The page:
One of the big charges against the government in the controversial purchase of 36 Rafael jets from French aircraft manufacturer Dassault Aviation is that a private entity — Reliance Defence — was deliberately given a ₹30,000 crore ‘offset contract’ at the cost of the Public Sector Undertaking, Hindustan Aeronautics Limited (HAL), by Prime Minister Narendra Modi and his government.
The government is in the dock because Reliance Defence was chosen and HAL sidelined in the Rafale deal. (Source: PTI)
The government has come out to counter this charge. Several arguments have been made in support of the deal. Let’s have a look at some of these arguments.
HAL preoccupied with orders: MoS Defence
On October 4, Minister of State for Defence Subhash Bhamre defended the choice of Reliance Defence as an offset partner of Rafale against HAL. Bhamre said, HAL was “preoccupied with orders and has more than what they wanted.”
He added, “HAL currently has work order of at least Rs 1,00,000 crore. So, HAL is not deprived of orders. That is a wrong propaganda. HAL is preoccupied and they have much more than what they wanted.”
HAL does not do many offsets - Air Chief
A day earlier, on October 3, Air Chief Marshal BS Dhanoa, while responding to questions on HAL being left out of the deal, said HAL was a licensed manufacturer and does not do many offsets.
Citing data, he said the total offsets under various deals were about $11.48 billion — of which a major share was of the IAF, which was about $9 billion. Of this, HAL had a share of $400 million. He also said that it was for the original equipment manufacturer (OEM) to choose its offset partners and the government and the IAF had nothing to do with it.
No noise to be made if HAL wasn't ‘useful enough’ for Dassault: VK Singh
On September 30, Minister of State for External Affairs General VK Singh, while addressing the Indian community at the consulate in Dubai, said no noise should be made if the French aerospace major Dassault Aviation did not find HAL "useful enough".
VK Singh said apparently Dassault did not find HAL useful enough. (Source: PTI)
He said, "The thing that gets paddled around is what happens to HAL. If I can say tongue-in-cheek, if Dassault didn't find (HAL) useful enough, we shouldn't make noise."
HAL may have lost out on the Rafale deal as it quoted 2.57 times the man-hours than Dassault: Babul Supriyo
He too crooned about HAL. (Source: PTI)
On September 27, Union minister Babul Supriyo indicated that HAL lost out on the deal because it quoted 2.57 times more man-hours to build fighter jets. While speaking at a conference on public sector enterprises organised by the Confederation of Indian Industries (CII), he said HAL quoted "257 man-hours" for a job Dassault said could be done in "100 man-hours". For the production of Rafael fighter jets, "when Dassault said they needed 100 man hours, HAL said they needed 257, so that is indeed a big factor," he said.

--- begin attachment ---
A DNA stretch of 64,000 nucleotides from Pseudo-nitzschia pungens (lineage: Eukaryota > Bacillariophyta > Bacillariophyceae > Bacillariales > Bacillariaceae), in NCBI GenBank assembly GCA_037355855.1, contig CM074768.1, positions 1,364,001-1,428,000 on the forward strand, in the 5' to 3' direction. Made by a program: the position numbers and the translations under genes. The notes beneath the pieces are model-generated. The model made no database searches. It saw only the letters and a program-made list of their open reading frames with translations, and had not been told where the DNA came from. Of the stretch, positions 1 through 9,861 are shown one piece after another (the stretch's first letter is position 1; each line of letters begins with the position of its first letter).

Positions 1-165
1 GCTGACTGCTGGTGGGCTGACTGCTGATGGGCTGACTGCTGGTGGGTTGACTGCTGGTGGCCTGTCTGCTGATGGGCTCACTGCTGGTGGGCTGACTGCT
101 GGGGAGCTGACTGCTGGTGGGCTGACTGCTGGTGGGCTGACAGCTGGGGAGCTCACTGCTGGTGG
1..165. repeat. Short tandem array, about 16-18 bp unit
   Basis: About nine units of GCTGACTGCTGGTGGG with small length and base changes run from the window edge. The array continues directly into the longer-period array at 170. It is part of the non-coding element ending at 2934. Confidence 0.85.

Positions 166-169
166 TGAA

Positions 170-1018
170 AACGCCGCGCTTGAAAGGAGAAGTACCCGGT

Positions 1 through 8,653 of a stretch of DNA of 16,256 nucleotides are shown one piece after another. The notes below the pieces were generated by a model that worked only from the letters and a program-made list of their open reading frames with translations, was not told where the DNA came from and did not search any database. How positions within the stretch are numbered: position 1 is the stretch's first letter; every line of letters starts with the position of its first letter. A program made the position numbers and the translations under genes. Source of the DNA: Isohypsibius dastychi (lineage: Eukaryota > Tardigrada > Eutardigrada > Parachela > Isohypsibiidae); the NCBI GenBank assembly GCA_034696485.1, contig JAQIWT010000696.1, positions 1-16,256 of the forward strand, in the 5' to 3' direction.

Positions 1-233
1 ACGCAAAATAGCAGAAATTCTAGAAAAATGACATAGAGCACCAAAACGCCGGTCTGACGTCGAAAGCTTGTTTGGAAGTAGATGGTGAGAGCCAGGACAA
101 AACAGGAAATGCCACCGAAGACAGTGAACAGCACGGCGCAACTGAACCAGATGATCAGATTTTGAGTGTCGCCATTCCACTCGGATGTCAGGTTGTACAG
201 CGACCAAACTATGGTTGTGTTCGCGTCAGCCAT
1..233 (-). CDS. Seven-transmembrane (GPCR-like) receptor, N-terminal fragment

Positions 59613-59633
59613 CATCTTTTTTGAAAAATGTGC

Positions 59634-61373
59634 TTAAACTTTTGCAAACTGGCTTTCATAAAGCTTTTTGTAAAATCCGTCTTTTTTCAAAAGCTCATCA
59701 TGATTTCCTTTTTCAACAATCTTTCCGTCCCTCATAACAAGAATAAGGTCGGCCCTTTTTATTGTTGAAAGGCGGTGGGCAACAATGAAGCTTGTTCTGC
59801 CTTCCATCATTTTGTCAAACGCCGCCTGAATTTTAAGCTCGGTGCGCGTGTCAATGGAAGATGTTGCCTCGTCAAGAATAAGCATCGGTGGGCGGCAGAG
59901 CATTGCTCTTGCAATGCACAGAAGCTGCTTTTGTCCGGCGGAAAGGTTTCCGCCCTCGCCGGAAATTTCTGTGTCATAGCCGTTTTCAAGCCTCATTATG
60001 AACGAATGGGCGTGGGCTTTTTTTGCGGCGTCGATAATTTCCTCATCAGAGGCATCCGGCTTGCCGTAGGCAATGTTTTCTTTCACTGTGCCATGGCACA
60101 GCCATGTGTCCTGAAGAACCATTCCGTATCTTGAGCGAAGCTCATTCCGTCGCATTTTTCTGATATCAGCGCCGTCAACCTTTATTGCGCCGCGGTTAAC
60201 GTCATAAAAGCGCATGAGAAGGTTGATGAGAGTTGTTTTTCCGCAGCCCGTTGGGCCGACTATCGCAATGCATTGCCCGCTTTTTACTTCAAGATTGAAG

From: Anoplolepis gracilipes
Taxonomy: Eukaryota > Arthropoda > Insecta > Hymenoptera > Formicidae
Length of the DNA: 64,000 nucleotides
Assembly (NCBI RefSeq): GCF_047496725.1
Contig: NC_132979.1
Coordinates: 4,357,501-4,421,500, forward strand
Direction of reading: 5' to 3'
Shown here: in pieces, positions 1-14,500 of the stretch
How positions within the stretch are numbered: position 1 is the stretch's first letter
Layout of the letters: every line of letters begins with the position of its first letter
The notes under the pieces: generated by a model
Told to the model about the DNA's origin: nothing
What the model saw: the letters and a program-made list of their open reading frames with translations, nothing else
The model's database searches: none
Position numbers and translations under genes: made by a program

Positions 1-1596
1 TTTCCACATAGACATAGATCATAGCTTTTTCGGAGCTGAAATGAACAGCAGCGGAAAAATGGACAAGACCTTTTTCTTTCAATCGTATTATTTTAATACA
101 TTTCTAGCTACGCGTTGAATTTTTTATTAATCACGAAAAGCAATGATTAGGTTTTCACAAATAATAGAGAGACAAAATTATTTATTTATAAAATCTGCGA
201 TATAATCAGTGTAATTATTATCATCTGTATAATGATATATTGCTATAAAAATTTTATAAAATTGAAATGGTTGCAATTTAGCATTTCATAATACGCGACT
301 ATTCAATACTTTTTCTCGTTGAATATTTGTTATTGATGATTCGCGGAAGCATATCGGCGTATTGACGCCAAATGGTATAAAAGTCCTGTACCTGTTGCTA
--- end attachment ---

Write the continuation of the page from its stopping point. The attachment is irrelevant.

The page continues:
UPA had ditched HAL: Ravi Shankar Prasad
On September 22, Law Minister Ravi Shankar Prasad said that Dassault Aviation and Reliance had entered into an agreement as early as 2012, when the Congress-led United Progressive Alliance (UPA) was in power. He further said, "In fact, the UPA had ditched HAL."
Dassault and HAL could not agree on production terms — UPA dropped HAL: Nirmala Sitharaman
On September 18, 2018, Defence Minister Nirmala Sitharaman said the allegation that the Narendra Modi government favoured Reliance was misplaced. The fact was that HAL and Dassault could not agree on production terms.
Defence minister Nirmala Sitharaman blamed the UPA government for the current controversy. (Source: India Today)
She said, "Dassault and HAL could not agree on production terms. As a result, HAL and Rafale could not go together. Doesn’t that say it clearly? Isn’t it obvious that the interests of HAL could’ve been taken care of even during that time? Neither HAL nor IAF’s interests were taken care of by the-then UPA government.”
Hitting out at the Congress, she further said, "They [UPA government] should’ve made sure that HAL’s offer was appealing enough for Dassault. This entire issue of HAL not being chosen happened during their [UPA] time. Every question of 'you have!' should go to them."
HAL 'did not have required capability to produce Rafale': Sitharaman
On September 13, Sitharaman had said that the PSU 'did not have the required capability to produce them'. In a interview with PTI, she said that HAL was in 'no position to give a guarantee' for the big ticket item, as a result of which Dassault, the OEM of Rafael jets, could not proceed with the negotiations with HAL.